HP offers an optional touchscreen display for the HP Mini 5102. This premium netbook is targeted at business and education customers, so it’s likely that most of the folks that get their hands on this particular model will get it through school or work. But if you feel like foregoing the relatively inexpensive “Smart Buy” configurations on the HP Small Business web site and opting for the more expensive, customizable model, you can also grab a Mini 5102 with a touchscreen display.
Here’s why you might want to:
- This netbook has one of the most responsive touchscreens I’ve ever used on a netbook.
- Windows 7 lets you simulate a right-click by tapping and holding on the screen — and you even get a visual cue letting you know when the right-click has been registered. (This feature is not available if you get Windows 7 Starter Edition)
- The capacitive display recognizes up to two simultaneous inputs, allowing you to draw two items on a screen or pinch to zoom or rotate in some applications.
- If you’re using Internet Explorer (or a plugin for another browser), you can tap and drag on web pages instead of the scrollbar to navigate.
On the other hand, here are a few issues I have with the touchscreen on the demo unit HP sent me to review:
- The display is a little thicker than a normal screen, adding a little bulk to the laptop.
- The colors look a little washed out, and while the display is technically matte, it’s a bit more reflective than most non-glossy displays I’ve used.
- It’s hard to tap on a precise point on the display with a fingertip, despite HP’s software that’s designed to make it easy.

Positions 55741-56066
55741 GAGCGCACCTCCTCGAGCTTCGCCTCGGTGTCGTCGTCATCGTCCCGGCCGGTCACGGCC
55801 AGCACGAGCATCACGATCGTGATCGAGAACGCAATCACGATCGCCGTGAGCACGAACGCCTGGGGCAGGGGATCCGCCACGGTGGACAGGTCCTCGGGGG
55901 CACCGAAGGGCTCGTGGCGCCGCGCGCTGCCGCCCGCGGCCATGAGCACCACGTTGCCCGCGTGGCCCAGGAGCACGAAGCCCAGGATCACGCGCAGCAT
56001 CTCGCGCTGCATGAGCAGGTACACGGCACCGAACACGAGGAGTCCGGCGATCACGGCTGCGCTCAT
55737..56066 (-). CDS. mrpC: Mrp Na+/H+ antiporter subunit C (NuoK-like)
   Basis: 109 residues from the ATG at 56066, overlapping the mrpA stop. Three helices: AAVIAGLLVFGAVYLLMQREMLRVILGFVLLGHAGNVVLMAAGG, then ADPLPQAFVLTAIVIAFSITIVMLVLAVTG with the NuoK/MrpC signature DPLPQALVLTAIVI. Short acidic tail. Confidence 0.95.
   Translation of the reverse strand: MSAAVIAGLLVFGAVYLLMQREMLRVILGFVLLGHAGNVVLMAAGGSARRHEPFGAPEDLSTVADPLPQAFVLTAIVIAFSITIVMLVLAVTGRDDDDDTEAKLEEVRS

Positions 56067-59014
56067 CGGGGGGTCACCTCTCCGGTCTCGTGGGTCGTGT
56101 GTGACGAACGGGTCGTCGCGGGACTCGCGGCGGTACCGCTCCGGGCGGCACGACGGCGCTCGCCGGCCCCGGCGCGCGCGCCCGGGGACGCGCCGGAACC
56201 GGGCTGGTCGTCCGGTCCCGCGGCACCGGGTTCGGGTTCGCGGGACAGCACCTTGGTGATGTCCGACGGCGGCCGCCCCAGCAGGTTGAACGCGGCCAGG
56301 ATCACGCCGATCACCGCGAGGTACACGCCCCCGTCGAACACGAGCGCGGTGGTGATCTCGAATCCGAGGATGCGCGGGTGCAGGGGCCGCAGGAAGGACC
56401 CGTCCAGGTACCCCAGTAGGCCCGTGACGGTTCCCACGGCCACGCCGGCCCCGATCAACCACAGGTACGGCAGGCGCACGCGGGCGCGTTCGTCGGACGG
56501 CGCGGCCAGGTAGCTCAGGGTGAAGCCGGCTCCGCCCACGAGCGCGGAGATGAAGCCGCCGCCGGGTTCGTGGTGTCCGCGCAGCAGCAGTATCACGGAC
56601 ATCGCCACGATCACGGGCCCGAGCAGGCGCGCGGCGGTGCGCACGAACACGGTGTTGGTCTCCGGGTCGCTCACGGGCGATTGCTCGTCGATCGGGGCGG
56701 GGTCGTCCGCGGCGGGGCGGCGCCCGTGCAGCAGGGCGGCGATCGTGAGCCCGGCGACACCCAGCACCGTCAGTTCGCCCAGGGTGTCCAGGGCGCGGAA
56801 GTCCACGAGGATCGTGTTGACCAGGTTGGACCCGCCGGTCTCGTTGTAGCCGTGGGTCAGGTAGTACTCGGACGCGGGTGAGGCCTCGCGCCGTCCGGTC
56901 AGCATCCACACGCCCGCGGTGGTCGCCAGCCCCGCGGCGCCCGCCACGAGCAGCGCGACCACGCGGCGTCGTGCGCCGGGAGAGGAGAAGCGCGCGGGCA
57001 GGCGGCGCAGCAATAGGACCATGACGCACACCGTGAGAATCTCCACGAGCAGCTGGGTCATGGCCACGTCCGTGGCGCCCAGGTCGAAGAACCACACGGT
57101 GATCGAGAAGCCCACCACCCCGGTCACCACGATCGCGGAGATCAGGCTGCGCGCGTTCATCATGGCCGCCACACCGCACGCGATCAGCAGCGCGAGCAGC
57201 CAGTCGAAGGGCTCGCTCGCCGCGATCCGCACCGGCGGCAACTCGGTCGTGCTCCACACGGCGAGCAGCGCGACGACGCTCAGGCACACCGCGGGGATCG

- The screen doesn’t fold back for use in tablet mode, which means you have to reach your hand up from the keyboard to tap the screen — it’s much easier just to move your hand down and use the touchpad most of the time (although reaching up is moderately more comfortable when the netbook is on your lap rather than on a desk).
- There’s no palm rejection technology, so if you place your hand on the screen to write, your palm may make more marks than your finger — although the point is kind of moot because the netbook doesn’t operate in slate mode.
The biggest problem though, is that Windows simply isn’t designed for use with this type of a touchscreen display. Not even Windows 7 Professional, which is the version I’m using. It’s designed for use with a mouse and keyboard — or a stylus and resistive touchscreen or active digitizer. For instance, in order to scroll through a web page you have to move your finger over to a scrollbar — which may be too thin to easily tap on the first try. If you want to do the same thing on an iPhone, you just tap and drag.
There are third party applications that can certainly help. For instance, if your only concern is how you’re going to navigate through web pages, you can install a Firefox add-on called Grab and Drag. But it’s not just the scrolling. It’s the fact that icons, hyperlinks, text, and pretty much every other element of the operating system is designed for an input method that’s more precise than the tip of your finger.
That’s one of the reasons why the iPad is poised to do well. Sure, there are a million things you can do with a touchscreen PC that you can’t do with a tablet that’s designed to run smartphone-style apps. But all of the apps you’ll run on the iPad are designed to work with the capacitive, multitouch display. Almost none of the applications you’ll run on the HP Mini 5102 are.
You can check out my hands-on video with the HP Mini 5102 touchscreen display after the break.